The American Red Cross invites Charlotte-area baseball fans to roll up their sleeves and join the Charlotte Knights in their first-ever blood battle with the Durham Bulls! The Knights are competing with the Bulls to collect the most units of lifesaving blood. The challenge off the diamond takes place from 3 to 7 p.m. Friday, Aug. 24, at the Knights Stadium.
Those who come out to donate blood will receive:
“The Charlotte Knights are proud to continue our long standing partnership with the American Red Cross, and this is a great way to give back to our community,” said Chris Semmens, vice president of sales for Charlotte Knights Baseball. “The Red Cross has a tremendous history of helping people locally and all over the world. What better way to work together than by hosting this special blood drive and have a little friendly competition at the same time.”
Blood donations to the Red Cross dropped to the lowest they have been in 15 years this summer. Despite the improvement in blood donations in recent weeks, the Red Cross needs additional donations to ensure an adequate supply through the end of the summer.
“The Red Cross has been encouraged by those who have stepped up to the plate to give blood in recent weeks, but we must make sure that blood is available for patients all summer long. So, donations are critically needed right now—whether you’re donating on behalf of the Charlotte Knights or the Durham Bulls,” said Angela A. Broome, chief executive officer of the local American Red Cross. “The Red Cross is grateful to partner with both baseball teams and their fans to provide lifesaving blood to patients in these local communities.”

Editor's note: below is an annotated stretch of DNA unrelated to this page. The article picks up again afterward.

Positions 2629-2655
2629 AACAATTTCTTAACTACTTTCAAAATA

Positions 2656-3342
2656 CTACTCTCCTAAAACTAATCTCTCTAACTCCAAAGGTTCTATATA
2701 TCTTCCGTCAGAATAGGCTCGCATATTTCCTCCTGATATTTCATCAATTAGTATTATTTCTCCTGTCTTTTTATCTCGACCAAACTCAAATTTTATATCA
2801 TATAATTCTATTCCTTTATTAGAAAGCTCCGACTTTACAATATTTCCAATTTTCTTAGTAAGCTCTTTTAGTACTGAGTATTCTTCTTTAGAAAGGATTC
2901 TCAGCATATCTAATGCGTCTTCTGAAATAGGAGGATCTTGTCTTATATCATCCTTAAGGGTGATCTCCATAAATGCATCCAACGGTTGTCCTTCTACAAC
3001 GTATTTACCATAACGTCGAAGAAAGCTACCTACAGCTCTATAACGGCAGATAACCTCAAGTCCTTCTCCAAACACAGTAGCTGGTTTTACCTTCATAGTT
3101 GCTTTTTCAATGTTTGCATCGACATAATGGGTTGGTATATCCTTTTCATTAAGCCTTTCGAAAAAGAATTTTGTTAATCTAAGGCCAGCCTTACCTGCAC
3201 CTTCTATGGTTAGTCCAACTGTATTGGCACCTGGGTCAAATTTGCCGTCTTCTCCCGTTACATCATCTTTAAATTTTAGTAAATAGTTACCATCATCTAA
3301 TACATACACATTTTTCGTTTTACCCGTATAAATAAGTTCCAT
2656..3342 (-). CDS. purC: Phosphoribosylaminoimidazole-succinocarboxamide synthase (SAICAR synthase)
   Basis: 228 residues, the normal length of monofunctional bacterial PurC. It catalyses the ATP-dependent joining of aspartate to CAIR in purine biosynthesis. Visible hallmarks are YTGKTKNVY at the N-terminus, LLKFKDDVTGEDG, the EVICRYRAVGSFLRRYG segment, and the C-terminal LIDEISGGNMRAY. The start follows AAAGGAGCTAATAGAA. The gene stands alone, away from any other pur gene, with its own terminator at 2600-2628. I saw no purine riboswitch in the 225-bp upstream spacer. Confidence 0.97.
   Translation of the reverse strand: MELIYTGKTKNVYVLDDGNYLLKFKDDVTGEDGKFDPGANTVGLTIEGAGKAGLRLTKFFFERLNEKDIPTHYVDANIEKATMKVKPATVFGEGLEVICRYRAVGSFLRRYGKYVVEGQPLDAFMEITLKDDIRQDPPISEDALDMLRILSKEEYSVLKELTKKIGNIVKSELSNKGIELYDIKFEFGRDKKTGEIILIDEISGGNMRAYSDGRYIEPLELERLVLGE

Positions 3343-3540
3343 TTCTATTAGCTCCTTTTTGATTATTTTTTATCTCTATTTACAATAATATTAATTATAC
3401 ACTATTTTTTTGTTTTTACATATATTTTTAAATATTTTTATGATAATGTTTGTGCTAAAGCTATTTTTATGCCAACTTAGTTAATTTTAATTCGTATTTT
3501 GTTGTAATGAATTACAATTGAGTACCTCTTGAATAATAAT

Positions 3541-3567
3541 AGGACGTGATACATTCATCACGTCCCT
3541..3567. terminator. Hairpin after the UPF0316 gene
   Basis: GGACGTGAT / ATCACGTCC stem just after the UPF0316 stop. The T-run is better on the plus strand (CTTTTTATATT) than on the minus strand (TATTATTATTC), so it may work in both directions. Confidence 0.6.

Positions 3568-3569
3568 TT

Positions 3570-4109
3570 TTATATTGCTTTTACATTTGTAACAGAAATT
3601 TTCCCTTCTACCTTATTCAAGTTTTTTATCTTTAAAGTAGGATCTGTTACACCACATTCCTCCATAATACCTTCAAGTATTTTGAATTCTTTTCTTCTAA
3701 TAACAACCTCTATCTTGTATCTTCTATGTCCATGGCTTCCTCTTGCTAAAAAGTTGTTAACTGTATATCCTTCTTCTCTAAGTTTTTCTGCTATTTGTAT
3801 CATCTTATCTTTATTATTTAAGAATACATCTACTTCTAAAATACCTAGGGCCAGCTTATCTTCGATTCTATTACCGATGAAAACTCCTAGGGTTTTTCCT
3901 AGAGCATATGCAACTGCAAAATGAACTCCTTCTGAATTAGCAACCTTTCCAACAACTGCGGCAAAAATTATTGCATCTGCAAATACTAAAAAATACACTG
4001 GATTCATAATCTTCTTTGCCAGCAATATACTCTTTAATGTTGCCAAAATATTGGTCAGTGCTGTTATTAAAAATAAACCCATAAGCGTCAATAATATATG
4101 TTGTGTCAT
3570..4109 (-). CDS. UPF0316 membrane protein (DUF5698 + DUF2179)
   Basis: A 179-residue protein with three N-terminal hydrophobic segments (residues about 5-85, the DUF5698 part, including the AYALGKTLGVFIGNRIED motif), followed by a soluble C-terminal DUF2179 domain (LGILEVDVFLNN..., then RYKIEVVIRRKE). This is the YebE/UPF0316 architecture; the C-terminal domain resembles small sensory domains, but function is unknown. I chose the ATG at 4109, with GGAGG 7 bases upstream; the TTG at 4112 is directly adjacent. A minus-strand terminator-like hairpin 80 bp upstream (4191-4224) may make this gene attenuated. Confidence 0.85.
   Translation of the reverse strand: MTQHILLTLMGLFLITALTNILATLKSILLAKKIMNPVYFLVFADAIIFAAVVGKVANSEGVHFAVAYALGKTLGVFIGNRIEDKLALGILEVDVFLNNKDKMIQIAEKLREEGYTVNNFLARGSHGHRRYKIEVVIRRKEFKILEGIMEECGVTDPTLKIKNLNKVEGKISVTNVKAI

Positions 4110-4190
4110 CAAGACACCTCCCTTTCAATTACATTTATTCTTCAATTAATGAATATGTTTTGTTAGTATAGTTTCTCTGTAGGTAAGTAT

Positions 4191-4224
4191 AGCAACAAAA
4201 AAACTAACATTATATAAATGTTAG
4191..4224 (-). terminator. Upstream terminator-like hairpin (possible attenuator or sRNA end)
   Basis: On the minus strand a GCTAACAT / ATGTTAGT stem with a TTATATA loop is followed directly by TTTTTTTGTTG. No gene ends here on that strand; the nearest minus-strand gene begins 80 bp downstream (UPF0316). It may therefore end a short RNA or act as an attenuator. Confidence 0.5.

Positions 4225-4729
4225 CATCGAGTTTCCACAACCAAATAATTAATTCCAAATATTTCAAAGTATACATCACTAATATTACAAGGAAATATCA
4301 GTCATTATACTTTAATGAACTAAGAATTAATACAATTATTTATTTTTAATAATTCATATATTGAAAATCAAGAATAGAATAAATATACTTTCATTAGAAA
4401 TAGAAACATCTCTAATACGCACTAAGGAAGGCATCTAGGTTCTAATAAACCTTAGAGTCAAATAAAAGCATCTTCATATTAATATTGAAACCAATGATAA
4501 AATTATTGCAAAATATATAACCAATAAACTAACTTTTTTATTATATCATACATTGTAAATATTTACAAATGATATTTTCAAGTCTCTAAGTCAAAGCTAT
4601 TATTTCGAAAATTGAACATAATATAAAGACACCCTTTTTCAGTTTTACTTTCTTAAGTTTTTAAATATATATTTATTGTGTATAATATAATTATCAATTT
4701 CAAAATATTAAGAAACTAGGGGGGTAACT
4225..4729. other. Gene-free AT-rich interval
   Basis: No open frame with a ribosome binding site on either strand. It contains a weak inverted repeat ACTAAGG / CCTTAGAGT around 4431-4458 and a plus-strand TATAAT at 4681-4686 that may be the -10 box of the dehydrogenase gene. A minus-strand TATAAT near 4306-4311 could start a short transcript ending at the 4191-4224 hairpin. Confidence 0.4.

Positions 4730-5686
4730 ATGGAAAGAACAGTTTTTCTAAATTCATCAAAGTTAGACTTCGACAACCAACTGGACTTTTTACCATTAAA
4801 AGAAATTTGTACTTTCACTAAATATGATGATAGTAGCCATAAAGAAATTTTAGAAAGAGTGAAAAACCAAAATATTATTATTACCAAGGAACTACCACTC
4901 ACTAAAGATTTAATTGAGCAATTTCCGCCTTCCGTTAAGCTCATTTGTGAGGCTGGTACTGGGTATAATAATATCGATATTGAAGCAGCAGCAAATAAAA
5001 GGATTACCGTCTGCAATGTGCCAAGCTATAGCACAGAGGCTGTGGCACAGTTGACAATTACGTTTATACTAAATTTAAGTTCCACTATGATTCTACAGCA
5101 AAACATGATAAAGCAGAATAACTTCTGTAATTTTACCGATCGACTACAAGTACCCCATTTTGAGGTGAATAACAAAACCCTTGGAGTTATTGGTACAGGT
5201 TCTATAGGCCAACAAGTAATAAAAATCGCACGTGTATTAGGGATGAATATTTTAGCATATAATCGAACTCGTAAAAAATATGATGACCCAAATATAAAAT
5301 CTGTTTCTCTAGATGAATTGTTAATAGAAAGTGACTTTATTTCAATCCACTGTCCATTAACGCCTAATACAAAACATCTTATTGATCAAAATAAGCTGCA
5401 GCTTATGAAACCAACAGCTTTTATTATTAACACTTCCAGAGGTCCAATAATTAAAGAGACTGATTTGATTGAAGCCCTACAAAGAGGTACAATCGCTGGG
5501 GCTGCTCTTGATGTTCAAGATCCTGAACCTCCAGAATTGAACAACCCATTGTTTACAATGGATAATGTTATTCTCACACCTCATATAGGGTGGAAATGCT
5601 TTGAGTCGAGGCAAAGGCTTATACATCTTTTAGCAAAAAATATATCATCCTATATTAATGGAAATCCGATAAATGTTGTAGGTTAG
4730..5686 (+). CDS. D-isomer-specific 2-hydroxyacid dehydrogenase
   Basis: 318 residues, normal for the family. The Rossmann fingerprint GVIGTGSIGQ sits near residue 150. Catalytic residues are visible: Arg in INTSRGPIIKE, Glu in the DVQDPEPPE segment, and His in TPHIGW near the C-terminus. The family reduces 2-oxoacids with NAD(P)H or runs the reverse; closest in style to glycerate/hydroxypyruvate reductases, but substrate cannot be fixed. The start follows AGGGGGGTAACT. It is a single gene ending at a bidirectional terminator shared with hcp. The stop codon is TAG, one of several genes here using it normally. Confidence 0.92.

For more information or to make an appointment, visit redcrossblood.org and enter sponsor code Knights.
The Red Cross Carolinas Blood Services Region provides blood to 103 hospitals and needs to have 1,600 people give blood and platelets each weekday to meet hospital demand. Accident victims as well as patients with cancer, sickle cell disease, blood disorders and other illnesses receive lifesaving transfusions every day. There is no substitute for blood and volunteer donors are the only source.
Blood can be safely donated every 56 days. Platelets can be safely given every two weeks, up to 24 times a year. Most healthy people age 17 and older, 16 with parental consent, who weigh at least 110 pounds, are eligible to donate blood and platelets. Donors who are 18 and younger must also meet specific height and weight requirements.